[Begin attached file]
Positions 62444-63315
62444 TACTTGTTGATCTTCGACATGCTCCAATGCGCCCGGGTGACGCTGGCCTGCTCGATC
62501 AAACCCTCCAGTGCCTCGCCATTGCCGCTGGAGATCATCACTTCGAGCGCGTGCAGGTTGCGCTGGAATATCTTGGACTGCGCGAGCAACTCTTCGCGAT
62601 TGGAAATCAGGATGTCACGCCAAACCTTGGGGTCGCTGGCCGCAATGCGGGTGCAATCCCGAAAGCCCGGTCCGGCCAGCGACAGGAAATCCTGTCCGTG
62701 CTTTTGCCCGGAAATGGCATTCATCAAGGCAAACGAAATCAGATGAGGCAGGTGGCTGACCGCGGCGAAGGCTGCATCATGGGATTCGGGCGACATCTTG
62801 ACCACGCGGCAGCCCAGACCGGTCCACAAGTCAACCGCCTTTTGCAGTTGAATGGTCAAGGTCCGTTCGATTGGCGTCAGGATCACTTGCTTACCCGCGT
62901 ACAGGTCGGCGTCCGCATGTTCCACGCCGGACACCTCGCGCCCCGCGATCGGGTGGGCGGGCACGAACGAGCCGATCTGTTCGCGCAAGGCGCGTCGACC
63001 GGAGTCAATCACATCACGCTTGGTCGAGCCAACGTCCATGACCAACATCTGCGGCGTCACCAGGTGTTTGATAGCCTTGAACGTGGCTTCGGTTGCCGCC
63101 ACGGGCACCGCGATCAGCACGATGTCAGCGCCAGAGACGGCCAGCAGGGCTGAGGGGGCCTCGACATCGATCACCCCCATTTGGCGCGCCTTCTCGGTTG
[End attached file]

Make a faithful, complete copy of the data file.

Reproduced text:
Positions 62444-63315
62444 TACTTGTTGATCTTCGACATGCTCCAATGCGCCCGGGTGACGCTGGCCTGCTCGATC
62501 AAACCCTCCAGTGCCTCGCCATTGCCGCTGGAGATCATCACTTCGAGCGCGTGCAGGTTGCGCTGGAATATCTTGGACTGCGCGAGCAACTCTTCGCGAT
62601 TGGAAATCAGGATGTCACGCCAAACCTTGGGGTCGCTGGCCGCAATGCGGGTGCAATCCCGAAAGCCCGGTCCGGCCAGCGACAGGAAATCCTGTCCGTG
62701 CTTTTGCCCGGAAATGGCATTCATCAAGGCAAACGAAATCAGATGAGGCAGGTGGCTGACCGCGGCGAAGGCTGCATCATGGGATTCGGGCGACATCTTG
62801 ACCACGCGGCAGCCCAGACCGGTCCACAAGTCAACCGCCTTTTGCAGTTGAATGGTCAAGGTCCGTTCGATTGGCGTCAGGATCACTTGCTTACCCGCGT
62901 ACAGGTCGGCGTCCGCATGTTCCACGCCGGACACCTCGCGCCCCGCGATCGGGTGGGCGGGCACGAACGAGCCGATCTGTTCGCGCAAGGCGCGTCGACC
63001 GGAGTCAATCACATCACGCTTGGTCGAGCCAACGTCCATGACCAACATCTGCGGCGTCACCAGGTGTTTGATAGCCTTGAACGTGGCTTCGGTTGCCGCC
63101 ACGGGCACCGCGATCAGCACGATGTCAGCGCCAGAGACGGCCAGCAGGGCTGAGGGGGCCTCGACATCGATCACCCCCATTTGGCGCGCCTTCTCGGTTG